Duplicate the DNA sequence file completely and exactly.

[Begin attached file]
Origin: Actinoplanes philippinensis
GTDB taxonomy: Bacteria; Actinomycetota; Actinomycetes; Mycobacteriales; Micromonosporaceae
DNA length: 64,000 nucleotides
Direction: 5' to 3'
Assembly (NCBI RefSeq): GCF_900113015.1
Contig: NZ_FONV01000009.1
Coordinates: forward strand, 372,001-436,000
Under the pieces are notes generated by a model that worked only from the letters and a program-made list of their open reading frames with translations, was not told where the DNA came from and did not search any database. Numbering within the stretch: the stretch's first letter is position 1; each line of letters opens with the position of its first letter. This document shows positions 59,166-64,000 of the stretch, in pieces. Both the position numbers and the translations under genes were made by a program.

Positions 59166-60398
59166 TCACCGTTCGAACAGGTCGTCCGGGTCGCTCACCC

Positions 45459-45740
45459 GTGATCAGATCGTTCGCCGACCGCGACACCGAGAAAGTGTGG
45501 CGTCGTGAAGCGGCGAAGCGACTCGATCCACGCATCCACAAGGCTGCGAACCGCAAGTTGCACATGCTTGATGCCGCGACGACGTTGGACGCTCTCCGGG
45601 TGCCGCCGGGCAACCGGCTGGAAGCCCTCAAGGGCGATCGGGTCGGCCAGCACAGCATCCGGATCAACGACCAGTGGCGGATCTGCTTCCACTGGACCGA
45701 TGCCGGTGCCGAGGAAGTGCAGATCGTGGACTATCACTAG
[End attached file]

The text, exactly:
Origin: Actinoplanes philippinensis
GTDB taxonomy: Bacteria; Actinomycetota; Actinomycetes; Mycobacteriales; Micromonosporaceae
DNA length: 64,000 nucleotides
Direction: 5' to 3'
Assembly (NCBI RefSeq): GCF_900113015.1
Contig: NZ_FONV01000009.1
Coordinates: forward strand, 372,001-436,000
Under the pieces are notes generated by a model that worked only from the letters and a program-made list of their open reading frames with translations, was not told where the DNA came from and did not search any database. Numbering within the stretch: the stretch's first letter is position 1; each line of letters opens with the position of its first letter. This document shows positions 59,166-64,000 of the stretch, in pieces. Both the position numbers and the translations under genes were made by a program.

Positions 59166-60398
59166 TCACCGTTCGAACAGGTCGTCCGGGTCGCTCACCC

Positions 45459-45740
45459 GTGATCAGATCGTTCGCCGACCGCGACACCGAGAAAGTGTGG
45501 CGTCGTGAAGCGGCGAAGCGACTCGATCCACGCATCCACAAGGCTGCGAACCGCAAGTTGCACATGCTTGATGCCGCGACGACGTTGGACGCTCTCCGGG
45601 TGCCGCCGGGCAACCGGCTGGAAGCCCTCAAGGGCGATCGGGTCGGCCAGCACAGCATCCGGATCAACGACCAGTGGCGGATCTGCTTCCACTGGACCGA
45701 TGCCGGTGCCGAGGAAGTGCAGATCGTGGACTATCACTAG